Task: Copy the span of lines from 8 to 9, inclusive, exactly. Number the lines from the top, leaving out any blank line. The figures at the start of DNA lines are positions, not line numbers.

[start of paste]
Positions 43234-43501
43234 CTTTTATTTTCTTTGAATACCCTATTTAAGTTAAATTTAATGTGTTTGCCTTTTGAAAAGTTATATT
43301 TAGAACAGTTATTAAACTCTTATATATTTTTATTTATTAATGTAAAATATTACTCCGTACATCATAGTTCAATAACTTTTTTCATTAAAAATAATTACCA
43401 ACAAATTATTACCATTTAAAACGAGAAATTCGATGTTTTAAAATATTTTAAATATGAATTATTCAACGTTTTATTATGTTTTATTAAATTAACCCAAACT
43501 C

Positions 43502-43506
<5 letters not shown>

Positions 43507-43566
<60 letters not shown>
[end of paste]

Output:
Positions 43507-43566
<60 letters not shown>